Megyn Kelly: Black Lives Matter 'morphed' into a movement 'co-opted by activists' over summer

Journalist Megyn Kelly said in an interview set to be published Friday that the summer’s Black Lives Matter demonstrations in response to George Floyd’s death “morphed” into a movement “co-opted by activists.”

Kelly told Carlos Watson of "The Carlos Watson Show" that she initially was more sympathetic to the racial justice protests after viral bystander footage showed former Minneapolis officer Derek Chauvin kneeling on Floyd’s neck for several minutes. 

“When George Floyd was killed I think a lot of Black people and white people were deeply affected by that tape,” she told Watson, the co-founder and CEO of OZY.


“And when I saw the riots unfold, my first instinct was how can we ask people to respect law and order and sort of the balance of decency when we don’t live that," she said in a clip of the interview released exclusively to The Hill Thursday ahead of the full interview.

But Kelly said she “began to feel very differently” as the summer went on and demonstrations evolved and some activists promoted the slogan “defund the police.”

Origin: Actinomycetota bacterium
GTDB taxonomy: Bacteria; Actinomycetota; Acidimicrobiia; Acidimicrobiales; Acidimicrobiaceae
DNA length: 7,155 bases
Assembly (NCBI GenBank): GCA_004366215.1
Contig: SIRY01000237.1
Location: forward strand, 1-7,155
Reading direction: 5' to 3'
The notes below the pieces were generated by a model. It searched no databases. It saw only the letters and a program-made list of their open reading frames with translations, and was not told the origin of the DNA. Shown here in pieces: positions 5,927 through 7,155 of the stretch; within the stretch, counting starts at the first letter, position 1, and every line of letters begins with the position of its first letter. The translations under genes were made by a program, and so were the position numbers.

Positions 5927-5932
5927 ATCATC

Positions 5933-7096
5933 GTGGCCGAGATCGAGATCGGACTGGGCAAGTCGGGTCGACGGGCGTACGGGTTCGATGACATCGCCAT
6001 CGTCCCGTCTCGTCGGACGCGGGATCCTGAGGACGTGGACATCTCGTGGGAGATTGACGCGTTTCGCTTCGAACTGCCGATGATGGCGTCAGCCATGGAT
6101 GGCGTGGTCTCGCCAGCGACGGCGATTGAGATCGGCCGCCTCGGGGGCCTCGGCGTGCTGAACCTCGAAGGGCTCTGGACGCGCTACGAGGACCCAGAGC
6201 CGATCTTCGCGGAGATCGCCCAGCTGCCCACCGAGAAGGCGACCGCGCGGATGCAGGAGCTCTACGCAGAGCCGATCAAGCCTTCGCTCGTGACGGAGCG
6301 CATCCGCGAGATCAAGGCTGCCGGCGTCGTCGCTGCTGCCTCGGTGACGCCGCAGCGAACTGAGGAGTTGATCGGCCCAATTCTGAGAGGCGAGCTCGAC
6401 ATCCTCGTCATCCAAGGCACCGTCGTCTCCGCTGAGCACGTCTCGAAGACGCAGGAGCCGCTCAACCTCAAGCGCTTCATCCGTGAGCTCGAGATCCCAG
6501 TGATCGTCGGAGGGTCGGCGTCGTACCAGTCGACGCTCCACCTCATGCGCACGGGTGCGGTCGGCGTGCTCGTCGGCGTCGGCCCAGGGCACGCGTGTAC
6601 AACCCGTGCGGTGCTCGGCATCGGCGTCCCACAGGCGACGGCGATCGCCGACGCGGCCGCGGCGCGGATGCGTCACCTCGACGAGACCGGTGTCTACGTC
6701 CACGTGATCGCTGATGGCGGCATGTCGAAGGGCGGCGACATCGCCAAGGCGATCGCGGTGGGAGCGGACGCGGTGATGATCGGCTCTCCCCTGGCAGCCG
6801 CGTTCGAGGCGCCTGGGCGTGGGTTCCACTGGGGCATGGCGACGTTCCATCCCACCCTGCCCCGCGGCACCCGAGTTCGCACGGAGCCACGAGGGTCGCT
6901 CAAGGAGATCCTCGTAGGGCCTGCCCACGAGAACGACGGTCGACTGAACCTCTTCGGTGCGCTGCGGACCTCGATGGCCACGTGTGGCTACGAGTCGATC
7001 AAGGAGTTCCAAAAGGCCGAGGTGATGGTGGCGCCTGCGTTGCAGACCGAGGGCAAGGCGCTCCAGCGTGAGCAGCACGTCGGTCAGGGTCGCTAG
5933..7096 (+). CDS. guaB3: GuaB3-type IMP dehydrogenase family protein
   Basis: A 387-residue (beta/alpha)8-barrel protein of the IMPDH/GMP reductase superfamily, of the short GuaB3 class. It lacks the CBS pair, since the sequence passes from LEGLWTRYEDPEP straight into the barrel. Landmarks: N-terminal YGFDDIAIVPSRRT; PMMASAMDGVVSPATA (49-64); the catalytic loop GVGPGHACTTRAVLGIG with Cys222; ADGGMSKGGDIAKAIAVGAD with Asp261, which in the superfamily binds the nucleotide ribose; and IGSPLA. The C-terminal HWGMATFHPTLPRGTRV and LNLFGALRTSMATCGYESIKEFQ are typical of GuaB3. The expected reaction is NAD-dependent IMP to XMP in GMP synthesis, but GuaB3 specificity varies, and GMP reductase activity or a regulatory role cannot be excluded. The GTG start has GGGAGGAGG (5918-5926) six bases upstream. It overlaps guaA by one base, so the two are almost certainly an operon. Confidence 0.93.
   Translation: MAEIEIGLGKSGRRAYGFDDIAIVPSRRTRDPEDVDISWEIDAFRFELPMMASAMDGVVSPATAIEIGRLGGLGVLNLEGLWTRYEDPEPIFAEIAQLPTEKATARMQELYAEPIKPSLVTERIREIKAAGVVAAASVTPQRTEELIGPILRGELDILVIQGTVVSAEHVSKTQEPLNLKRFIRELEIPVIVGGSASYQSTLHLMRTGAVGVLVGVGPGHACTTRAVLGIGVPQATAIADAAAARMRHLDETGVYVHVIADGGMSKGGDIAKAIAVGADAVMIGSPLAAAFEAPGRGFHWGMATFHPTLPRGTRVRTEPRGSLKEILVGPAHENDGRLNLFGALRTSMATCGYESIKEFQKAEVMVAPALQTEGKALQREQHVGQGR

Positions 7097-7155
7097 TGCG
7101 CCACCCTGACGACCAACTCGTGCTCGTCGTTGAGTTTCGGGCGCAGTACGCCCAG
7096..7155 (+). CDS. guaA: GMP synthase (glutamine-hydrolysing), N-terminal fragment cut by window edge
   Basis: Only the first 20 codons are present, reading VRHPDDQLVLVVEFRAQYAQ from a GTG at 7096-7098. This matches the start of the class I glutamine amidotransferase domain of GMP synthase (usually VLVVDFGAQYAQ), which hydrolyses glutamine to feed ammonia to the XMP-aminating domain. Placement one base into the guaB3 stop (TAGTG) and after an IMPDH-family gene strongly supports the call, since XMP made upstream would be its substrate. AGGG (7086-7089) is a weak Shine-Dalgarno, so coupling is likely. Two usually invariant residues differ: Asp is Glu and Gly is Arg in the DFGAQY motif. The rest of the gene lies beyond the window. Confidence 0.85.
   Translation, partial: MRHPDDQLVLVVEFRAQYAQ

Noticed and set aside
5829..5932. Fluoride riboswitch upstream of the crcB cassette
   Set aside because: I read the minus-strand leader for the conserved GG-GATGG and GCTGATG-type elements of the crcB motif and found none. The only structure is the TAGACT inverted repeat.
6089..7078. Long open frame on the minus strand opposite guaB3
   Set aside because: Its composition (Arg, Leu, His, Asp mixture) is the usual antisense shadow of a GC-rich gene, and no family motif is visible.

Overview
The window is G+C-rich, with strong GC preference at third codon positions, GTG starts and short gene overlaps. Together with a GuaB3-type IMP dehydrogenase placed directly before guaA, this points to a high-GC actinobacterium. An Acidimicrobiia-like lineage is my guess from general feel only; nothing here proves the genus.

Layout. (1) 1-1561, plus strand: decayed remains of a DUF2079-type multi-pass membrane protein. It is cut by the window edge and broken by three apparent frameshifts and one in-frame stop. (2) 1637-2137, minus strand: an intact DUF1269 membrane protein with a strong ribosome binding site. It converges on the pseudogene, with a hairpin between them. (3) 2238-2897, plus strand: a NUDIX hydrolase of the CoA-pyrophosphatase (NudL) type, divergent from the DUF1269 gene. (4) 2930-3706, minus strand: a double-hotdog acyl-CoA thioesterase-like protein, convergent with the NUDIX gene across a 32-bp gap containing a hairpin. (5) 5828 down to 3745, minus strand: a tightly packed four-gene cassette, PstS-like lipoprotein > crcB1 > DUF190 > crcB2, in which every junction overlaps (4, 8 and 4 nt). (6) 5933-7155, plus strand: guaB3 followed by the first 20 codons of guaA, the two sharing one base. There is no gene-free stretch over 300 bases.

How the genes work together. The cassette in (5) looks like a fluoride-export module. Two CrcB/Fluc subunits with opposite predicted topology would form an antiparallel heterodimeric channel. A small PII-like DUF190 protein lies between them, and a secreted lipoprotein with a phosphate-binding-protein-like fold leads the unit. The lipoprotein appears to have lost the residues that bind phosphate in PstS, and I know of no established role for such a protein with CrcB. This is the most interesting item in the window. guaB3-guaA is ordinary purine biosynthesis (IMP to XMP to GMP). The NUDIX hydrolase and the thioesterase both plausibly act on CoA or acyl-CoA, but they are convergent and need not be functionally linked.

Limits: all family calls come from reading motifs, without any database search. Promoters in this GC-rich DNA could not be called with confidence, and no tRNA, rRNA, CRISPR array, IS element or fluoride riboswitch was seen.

“I began to feel very differently, as it morphed into more of a political movement, where to me it seemed co-opted by activists, as opposed to just people who wanted change,” Kelly said. “And some reform in law enforcement turned into ‘defund the police.’ ” 

The Black Lives Matter movement was started in 2013 by three Black, female organizers — Alicia Garza, Patrisse Cullors and Opal Tometi — in response to the acquittal of George Zimmerman, the man who fatally shot Black teen Trayvon Martin in Florida, according to its website.  

The defund the police movement refers to plans to reallocate some funding for police departments to social services, such as funding for mental health professionals to respond to certain crises instead of officers. 

“This is not the way to get buy-in on, you know, what started as I think an earnest effort to improve Black lives,” Kelly said.


The former Fox News anchor and NBC News correspondent compared the development of Black Lives Matter over the summer to the #MeToo movement.

“It morphed into something that wasn’t gonna be all that helpful,” she said of the #MeToo movement. “It wound up alienating the very group we most need to have buy-in on our progress: men."

“And I think the reality of our racial struggle right now, in part, is for Black people to ascend in a meaningful way, the truth is you need white buy-in too,” she said. 

The deaths of Floyd in Minneapolis and Breonna Taylor in Louisville, Ky., and the shooting of Jacob Blake in Kenosha, Wis., sparked protests across the country and internationally with people calling for reform to law enforcement and an end to police brutality.